Norwegian version

DigiGen – The Impact of Technological Transformations on the Digital Generation

DigiGen aims to develop knowledge about how children and young people use and are affected by the technological transformations in their everyday lives.

About the project

The project takes as its focus children and young people, a group growing up today that is described as the digital generation (DigiGen).

Together with researchers from institutions across Europe, we will investigate how children and young people use and are affected by the technological transformations in their everyday lives. The project aims to achieve this by explaining the conditions under which harmful versus beneficial effects of Information and Communication Technology (ICT) use by children and young people occur in order to develop effective social, educational, health and online safety policies, practices and market regulation.

This will be achieved through the use of participatory methodologies that focus on understanding why and how some children and young people benefit from ICT use while others seem to be impacted negatively. Through sustained engagement with the digital generation as co-researchers, the project will include the use of innovative quantitative and qualitative methods and in- depth case studies. In the project the cross-disciplinary team of researchers will enhance cooperation between home, schools and the wider community to ensure safe and productive ways of using ICTs.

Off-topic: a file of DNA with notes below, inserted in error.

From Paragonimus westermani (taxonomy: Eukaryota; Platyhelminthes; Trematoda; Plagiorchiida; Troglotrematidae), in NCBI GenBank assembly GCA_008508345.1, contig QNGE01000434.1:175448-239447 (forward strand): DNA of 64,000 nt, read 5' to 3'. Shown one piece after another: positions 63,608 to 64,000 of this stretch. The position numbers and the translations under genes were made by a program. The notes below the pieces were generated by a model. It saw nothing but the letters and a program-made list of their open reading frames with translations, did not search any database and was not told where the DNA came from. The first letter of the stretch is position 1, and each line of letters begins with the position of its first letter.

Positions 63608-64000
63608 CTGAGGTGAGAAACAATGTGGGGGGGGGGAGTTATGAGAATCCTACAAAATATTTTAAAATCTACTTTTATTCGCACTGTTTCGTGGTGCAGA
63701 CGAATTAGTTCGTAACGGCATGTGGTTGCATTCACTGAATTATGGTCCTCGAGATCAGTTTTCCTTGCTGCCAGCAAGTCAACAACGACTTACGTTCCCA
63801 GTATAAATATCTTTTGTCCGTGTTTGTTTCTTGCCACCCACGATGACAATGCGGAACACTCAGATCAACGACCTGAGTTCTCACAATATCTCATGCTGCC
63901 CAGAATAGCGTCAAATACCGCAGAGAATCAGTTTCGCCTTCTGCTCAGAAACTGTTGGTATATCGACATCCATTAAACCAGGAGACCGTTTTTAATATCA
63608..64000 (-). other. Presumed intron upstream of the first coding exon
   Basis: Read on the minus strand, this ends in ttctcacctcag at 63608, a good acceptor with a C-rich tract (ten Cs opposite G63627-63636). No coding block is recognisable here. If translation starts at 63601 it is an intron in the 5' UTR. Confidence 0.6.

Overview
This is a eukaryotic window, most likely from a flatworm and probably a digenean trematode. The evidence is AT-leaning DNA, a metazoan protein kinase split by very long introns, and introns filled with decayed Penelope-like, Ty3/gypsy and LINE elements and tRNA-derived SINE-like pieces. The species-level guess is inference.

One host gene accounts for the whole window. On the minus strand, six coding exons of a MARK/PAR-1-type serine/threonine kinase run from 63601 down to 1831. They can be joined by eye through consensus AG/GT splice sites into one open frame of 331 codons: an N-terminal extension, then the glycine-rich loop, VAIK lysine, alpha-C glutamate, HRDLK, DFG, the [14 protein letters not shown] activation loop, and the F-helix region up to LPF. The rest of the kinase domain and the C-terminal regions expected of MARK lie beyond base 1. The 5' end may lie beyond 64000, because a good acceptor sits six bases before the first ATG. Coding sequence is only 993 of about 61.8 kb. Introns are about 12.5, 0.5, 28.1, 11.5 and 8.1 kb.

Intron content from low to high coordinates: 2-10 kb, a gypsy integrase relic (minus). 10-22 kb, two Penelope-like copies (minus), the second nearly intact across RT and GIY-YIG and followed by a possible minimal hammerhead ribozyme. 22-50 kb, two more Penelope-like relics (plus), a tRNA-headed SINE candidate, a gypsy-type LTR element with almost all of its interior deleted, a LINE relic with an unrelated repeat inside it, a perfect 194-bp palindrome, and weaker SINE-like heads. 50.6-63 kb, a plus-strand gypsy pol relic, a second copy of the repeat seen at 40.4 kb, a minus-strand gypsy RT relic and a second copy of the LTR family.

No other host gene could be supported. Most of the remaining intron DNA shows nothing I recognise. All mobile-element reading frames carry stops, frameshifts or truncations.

The overall objectives of the project aim to contribute to the achievement of Sustainable Development Goals within good health and well-being, quality education, gender equality, decent work and economic growth, reduced inequalities, and sustainable cities and communities.

The project is led by Professor Halla Bjørk Holmarsdottir at the Faculty of Education and International Studies, with participation from Norwegian Social Research – NOVA. 

The consortium consists of research institutions from seven European countries, as well as a European network of civil society associations representing the interests of families.

Read more about DigiGen on the projects website (digigen.eu).

Follow the project on Facebook (facebook.com/DigiGenEurope).

Subscribe to receive DigiGen’s newsletter (mailchi.mp).

  • Participants at OsloMet

      Loading ...
    • Partner institutions

      • OsloMet – Oslo Metropolitan University
      • Panteion University of Social and Political Sciences (UPSPS), Greece
      • University of Leicester (UOL), United Kingdom
      • Austrian Institute of Family Studies, University of Vienna (AIF), Austria
      • Universitat de Girona (UdG), Spain
      • Paderborn University (UPB), Germany
      • University Babes-Bolyai (UBB), Romania
      • Tallinn University (TLU), Estonia
      • Confederation of Family Organisations in the European Union (COFACE)
    Portrait of Halla B. Holmarsdottir
    We do not know enough about the digital everyday lives of children and young people

    Halla B. Holmarsdottir is investigating how technology affects the lives of children and young people.

    Curt Rice, Halla Bjørk Holmarsdottir, Rune Halvorsen and Per Martin Norheim-Martinsen.
    OsloMet research projects awarded prestigious Horizon 2020 grants

    Two international research projects coordinated by research teams at OsloMet have been awarded a total of six million euros as part of the European Union’s flagship research programme, Horizon 2020.